Like you, I had in my childhood household only a smallish B&W television, but unlike you the viewing time was never restricted. It was pretty much always in the background. I remember growing up watching my grandmother's B&W, maybe 13", with a convex glass screen & free-floating knob, where we'd take in Gilligan's Island
& Beverly Hillbillies
. At one point, when I was 5, my family moved to Ypsi, where we had access to cable. My favorite station was Nickelodeon, which I watched on a 5"- or 7"-inch B&W screen (I'm pretty sure the cable box was incorporated in this machine).
When we moved back to the country, after my grandmother passed & my dad inherited her land, it was back to the old B&W for some time, although at some point we upgraded to tiny color at some point. I remember watching nighttime soap operas like Dynasty
, as well as some (funnily enough) old B&Ws like The Three Stooges
late at night. My sister & I, who shared a bunk bed, had a TV in our room at some point. However, by that age I was not indiscriminately watching TV all the time: I'd become an avid reader & listener to books-on-record.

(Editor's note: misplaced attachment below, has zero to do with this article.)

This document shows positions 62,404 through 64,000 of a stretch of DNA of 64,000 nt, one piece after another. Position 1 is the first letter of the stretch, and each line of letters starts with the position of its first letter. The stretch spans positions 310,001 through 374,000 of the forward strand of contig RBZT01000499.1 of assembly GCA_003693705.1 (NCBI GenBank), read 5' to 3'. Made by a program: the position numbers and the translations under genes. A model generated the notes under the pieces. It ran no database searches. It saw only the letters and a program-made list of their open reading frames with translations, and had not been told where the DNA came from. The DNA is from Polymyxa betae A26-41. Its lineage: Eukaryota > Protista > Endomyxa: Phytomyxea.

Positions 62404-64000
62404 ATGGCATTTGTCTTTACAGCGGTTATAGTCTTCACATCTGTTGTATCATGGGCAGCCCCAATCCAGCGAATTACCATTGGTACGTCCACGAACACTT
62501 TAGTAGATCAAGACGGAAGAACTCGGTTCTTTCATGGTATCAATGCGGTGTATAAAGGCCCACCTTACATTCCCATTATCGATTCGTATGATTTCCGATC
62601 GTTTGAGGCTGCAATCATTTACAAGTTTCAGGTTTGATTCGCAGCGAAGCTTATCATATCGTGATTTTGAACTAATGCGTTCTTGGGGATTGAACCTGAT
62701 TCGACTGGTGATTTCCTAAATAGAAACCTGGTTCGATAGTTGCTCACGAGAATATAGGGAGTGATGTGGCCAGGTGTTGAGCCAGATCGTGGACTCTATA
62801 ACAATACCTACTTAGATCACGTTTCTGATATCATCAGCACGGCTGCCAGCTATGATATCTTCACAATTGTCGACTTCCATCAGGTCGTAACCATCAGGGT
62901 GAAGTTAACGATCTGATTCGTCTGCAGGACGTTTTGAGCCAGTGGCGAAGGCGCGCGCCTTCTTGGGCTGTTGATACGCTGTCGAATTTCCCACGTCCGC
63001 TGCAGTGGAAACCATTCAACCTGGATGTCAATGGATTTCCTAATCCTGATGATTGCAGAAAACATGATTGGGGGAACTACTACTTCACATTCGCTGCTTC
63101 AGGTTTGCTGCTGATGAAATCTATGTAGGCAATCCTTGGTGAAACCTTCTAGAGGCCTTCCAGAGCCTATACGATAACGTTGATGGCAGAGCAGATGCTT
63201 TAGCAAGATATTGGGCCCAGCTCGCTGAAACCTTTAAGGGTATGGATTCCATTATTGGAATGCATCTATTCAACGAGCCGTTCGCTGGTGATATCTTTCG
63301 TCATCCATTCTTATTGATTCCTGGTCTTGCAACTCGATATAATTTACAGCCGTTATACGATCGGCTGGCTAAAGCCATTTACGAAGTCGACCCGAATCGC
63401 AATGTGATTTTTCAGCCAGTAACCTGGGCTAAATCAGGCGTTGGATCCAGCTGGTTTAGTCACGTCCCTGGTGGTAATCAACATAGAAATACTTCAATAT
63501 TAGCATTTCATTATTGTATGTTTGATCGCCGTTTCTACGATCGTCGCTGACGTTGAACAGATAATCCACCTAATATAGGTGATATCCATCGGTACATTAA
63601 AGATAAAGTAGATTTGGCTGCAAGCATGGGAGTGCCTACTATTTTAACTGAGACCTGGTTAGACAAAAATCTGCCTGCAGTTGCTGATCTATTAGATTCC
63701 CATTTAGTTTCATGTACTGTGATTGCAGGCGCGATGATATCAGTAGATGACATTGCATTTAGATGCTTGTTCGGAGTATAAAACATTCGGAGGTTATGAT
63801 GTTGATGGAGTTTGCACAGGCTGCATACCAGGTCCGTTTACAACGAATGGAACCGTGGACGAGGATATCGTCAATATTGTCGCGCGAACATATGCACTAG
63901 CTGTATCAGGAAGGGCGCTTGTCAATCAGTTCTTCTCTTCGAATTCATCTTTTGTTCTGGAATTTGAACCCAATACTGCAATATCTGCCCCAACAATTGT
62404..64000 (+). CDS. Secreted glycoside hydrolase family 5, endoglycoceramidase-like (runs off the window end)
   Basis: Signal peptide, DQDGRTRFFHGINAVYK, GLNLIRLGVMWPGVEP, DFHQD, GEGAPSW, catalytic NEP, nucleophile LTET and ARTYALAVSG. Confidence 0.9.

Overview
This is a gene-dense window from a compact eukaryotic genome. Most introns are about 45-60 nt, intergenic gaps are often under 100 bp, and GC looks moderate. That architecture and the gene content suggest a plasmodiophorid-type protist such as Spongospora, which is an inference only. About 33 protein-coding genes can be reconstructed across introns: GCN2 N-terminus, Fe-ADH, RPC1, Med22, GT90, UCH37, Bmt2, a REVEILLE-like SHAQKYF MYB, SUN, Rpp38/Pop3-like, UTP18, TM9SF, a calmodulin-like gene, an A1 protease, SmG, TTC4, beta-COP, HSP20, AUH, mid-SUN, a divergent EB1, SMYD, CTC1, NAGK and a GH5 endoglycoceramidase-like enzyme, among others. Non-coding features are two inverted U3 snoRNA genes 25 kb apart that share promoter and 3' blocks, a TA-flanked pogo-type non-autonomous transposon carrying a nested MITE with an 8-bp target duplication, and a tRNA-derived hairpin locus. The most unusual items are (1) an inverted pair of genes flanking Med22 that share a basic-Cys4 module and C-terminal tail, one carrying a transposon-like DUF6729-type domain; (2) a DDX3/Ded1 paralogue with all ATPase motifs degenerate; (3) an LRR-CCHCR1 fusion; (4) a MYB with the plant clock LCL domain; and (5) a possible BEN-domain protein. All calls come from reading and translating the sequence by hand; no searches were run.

, I watched a lot of public television until way past the advised age. I won't even divulge the last time I watched Sesame Street
No matter what, though, my TV time was never restricted (except when it corresponded to bedtime). In college, I still took in a fair amount of TV, but that was of course limited by coursework. Then again, I found & fell in love with the Internet, which continues to be my biggest time suck.
I think you are doing very well by Rosie. When I spend time with you, I don't feel as though she is taking in too much screen time. She's a very well-rounded kid. I think that will continue into the years to come, and I wouldn't be surprised if she thanked you later on in life for being so concerned about her ratio of types of play.